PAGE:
Further Translations from the Extended Mahāvaṁsa


In March of this year I published a text and translation of three chapters from the Extended version of the Mahāvaṁsa, [1] which dealt mainly with the Missions which were sent to various countries during the time of King Asoka.

I made those translations because I was interested to see if there was any more information about the Missions which was not covered in the standard Mahāvaṁsa, which is the primary source for our knowledge of the Missions.

After that work was published I became interested in the Arahat Saṅghamittā’s story, and the establishment of the Bhikkhunī Saṅgha in Sri Lanka, and started to translate the information contained in the text about her and the nuns.

When that was finished it was clear that, because most of that information is incidental, it doesn’t quite make a story, as it is not composed as a continuous narrative, and could not easily be published as it was.

So then it became nnecessary to extend the work again by including Asoka’s story, and the story of the Third Recital, which provides the missing context. In the meantime the original translation was extended from under 200 verses to just under 700. And so it goes.

* * *

The good news is that there is quite a lot of material translated now that has never been translated into English before, and it really does expand on the original story with some new information.

The story now begins with Asoka’s birth, and it follows his life through to his appointment as vice-sovereign in Avanti, his murdering of his rival siblings – all 99 of them – and his ascendency to the throne.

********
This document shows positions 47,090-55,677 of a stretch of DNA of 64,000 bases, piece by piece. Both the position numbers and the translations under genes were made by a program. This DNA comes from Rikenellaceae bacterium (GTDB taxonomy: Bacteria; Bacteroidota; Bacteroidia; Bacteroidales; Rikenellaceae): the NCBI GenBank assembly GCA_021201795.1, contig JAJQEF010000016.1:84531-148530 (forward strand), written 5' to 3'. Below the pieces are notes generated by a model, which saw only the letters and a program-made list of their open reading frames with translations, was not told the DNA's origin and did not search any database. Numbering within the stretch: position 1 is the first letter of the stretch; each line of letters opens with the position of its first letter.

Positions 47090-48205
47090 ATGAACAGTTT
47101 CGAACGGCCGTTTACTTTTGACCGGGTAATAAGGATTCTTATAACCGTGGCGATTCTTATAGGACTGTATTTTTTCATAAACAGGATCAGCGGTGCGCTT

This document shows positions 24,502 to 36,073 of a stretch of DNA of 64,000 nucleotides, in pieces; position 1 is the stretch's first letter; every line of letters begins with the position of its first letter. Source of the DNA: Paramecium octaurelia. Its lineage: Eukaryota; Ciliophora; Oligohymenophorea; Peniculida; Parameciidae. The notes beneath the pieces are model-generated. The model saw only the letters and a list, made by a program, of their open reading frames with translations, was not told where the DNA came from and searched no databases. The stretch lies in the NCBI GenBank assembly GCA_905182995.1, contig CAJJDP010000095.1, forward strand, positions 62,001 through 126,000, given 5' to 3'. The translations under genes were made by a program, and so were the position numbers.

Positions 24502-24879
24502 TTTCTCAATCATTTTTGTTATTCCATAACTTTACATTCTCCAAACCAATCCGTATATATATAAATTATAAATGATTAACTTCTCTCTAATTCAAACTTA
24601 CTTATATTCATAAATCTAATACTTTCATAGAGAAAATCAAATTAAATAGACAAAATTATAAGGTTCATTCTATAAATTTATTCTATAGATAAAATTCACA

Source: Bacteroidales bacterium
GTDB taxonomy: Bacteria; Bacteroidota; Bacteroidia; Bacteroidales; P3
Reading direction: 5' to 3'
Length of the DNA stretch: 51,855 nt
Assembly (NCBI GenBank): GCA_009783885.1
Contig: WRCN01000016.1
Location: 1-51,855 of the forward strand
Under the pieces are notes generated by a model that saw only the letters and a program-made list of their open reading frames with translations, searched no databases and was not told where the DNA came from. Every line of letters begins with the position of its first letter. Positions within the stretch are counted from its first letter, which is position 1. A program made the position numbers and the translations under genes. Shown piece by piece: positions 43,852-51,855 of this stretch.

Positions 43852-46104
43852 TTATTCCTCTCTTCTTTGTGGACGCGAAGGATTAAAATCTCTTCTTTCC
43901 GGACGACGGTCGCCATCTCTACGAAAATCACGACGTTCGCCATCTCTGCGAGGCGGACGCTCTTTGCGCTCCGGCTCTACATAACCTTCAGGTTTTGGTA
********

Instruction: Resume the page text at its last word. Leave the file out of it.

Curiously enough his war on the Kaliṅga country, which according to the edicts led to his change of heart, is not mentioned at all and seems to be unknown in the Southern tradition.

His conversion is figured here in quite another way, with his initial dissatisfaction with the brāhmaṇas his Father had supported, and the deep impression a young Buddhist monk makes on him.

Having gained faith in the Buddha’s Dispensation, he quickly becomes one of its greatest supporters, building 84,000 monasteries in honour of the 84,000 sections of the Teaching; giving his children for ordination; and purifying the Saṅgha before holding the Third Recital.

The emphasis in the story then shifts away from Asoka and on to the various Missions, and especially to the one which was led by his son Mahinda to Sri Lanka, where he was joined by his sister Saṅghamittā, who was instrumental in establishing the Bhikkhunī order there.

I have included most of the material pertaining to the latter, as it is especially interesting today to see the high respect the Bhikkhunī Saṅgha was held in in those far-off days.

The story in this translation is brought to a close with the deaths, first of Asoka, then King Devānampiyatissa, followed by the Arahats Mahinda and Saṅghamittā and the other missionaries who followed them on their journey.

* * *

There were a few particularly difficult passages in the text, which I struggled with for a long time. I was very fortunate in the end to get in touch with Prof. Dr. Matsumura in Japan, who specializes in Sri Lankan historical texts, and she helped greatly in the translation of these verses, and I am very grateful to her for her insights and problem-solving ability.

* * *

In preparing the text and translation I have made two versions. The first gives the text and the translation line by line. The English only version is a rewritten and a more fluent translation of the text.

Both versions are available as html, pdf, epub and mobi. The English version also has a reading of the text, and is available as mp3.


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  1. This was the first translations from the so-called Extended version of the Mahāvaṁsa, which is about twice as long as the standard version, which has been translated many times.

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